Banks forced to lower or waive ATM card replacement fees and other charges


The Bank of Thailand is requiring that all banks and financial institutions reduce or waive ATM card replacement fees as well as review and possibly lower other banking fees.

The changes come after there was an increase in the number of complaints regarding fee charges from consumers and small businesses.

ATM card replacement charges, which used to be fairly inexpensive each year, were gradually being raised to the extent that they were not nominal amounts anymore.

Thus the Bank of Thailand has required all banks to waive the ATM card replacement fee unless in specific circumstances there is an actual high cost to the bank in providing the cards, in which case they may be able to charge the amount to cover their costs only.

Where a free card would have been provided, but a fee has already been paid, banks must offer a pro rata refund of previously paid ATM replacement fees if the customer cancels the card part way through the year.

The Bank of Thailand’s assistant governor for supervision group 2, Thanyanit Niyomkarn, remarked that proper fee charges would be the central bank’s focus in 2020. She was quoted as saying, “We will consider whether such fees are based on actual costs,” adding, “If the charge is 200 or 300 baht, they must be able to explain what are the costs and criteria for the fee calculation.” She was also quoted as saying, “We are not accusing banks of gouging customers with high fees, but they should be reasonable and in line with actual costs. The banks must be held accountable.”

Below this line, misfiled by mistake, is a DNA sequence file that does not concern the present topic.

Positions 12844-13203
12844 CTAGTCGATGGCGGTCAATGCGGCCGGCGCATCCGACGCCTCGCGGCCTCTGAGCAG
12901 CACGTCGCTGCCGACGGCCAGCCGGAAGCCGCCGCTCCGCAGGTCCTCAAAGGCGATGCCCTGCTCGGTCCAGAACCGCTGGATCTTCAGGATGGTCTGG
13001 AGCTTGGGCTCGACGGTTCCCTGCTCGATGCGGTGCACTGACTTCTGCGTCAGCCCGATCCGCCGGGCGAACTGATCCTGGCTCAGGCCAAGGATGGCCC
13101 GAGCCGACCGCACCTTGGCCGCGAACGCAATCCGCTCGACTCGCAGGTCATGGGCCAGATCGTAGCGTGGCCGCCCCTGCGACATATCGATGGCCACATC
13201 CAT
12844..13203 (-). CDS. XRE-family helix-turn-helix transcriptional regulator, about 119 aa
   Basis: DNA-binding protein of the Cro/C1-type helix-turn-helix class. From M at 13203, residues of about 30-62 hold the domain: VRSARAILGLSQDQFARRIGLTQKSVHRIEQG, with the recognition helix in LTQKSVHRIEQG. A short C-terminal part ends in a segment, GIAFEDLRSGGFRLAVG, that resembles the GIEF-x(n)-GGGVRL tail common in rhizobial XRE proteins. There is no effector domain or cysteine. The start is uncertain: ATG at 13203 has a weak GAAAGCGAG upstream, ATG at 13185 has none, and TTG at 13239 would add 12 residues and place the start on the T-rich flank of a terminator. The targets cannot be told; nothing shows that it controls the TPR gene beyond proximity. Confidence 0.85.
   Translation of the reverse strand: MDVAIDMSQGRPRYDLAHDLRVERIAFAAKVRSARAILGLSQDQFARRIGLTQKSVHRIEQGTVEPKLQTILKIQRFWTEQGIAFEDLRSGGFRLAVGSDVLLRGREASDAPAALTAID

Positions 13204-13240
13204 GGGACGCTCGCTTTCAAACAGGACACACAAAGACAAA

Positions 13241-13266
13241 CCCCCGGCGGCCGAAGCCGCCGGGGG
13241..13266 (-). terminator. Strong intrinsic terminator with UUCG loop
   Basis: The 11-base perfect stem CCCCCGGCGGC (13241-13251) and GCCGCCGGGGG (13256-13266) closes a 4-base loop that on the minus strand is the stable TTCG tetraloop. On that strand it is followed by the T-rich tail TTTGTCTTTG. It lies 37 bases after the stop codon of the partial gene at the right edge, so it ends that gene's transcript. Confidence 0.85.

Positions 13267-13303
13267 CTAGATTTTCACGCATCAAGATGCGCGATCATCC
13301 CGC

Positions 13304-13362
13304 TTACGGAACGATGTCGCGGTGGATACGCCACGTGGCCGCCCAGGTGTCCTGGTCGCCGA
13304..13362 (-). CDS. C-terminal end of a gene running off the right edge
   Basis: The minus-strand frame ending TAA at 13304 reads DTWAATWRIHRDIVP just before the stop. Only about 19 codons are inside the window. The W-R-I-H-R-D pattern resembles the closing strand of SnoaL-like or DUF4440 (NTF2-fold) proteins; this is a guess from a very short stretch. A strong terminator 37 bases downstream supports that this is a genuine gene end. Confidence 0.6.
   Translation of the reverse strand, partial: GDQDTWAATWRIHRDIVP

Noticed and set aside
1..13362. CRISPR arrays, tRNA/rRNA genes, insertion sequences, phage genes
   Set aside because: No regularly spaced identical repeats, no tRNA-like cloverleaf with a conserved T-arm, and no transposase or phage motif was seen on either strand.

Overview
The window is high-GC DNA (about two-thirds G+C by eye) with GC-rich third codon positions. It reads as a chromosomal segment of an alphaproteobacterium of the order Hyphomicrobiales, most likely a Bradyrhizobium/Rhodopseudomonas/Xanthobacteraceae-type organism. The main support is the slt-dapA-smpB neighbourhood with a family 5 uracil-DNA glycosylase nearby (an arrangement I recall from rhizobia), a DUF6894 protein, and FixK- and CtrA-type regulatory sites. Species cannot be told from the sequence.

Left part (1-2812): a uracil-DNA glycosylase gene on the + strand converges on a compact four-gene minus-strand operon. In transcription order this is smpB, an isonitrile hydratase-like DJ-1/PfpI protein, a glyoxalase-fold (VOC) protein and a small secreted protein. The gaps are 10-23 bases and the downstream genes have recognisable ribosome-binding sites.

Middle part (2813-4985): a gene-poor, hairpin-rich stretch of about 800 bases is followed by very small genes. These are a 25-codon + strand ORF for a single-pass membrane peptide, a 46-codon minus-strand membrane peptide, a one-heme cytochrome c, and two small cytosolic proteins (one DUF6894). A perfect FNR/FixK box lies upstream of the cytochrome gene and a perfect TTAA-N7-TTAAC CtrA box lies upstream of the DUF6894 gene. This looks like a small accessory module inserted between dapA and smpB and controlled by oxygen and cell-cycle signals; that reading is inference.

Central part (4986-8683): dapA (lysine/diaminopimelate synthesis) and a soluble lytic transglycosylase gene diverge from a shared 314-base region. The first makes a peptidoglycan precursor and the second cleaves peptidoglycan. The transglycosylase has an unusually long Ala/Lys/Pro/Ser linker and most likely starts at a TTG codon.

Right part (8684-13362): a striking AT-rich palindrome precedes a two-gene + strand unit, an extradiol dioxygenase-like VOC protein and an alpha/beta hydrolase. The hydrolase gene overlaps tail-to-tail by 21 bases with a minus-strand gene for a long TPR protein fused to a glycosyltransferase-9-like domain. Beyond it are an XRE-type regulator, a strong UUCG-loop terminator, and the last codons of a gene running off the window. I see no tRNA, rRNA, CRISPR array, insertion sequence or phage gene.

Other charges such as prepayment charges, (charges levied for early repayment of a loan), were previously calculated on the initial loan amount but are now to be based on the amount of the loan outstanding. The effect of high prepayment fees acts as a barrier for well-behaved borrowers to refinance their debt with another financial institution.

Central bank governor, Veerathai Santiprabhob, was quoted as saying, “Prepayment charges that are not too high allow people to pick operators offering the best deals, intensify competition in the market and trigger the refinancing market in Thailand.”

As well, late payment fees used to be calculated on the outstanding balance, but will now be calculated on the principal amount of the late installment due and may be lowered or waived entirely for existing borrowers who have late payments.

Banks and financial institutions are also required to clearly list all their fees so that people can be well informed. In addition, the Bank of Thailand will provide a list of fees so that customers can compare and evaluate which bank is offering the best deal.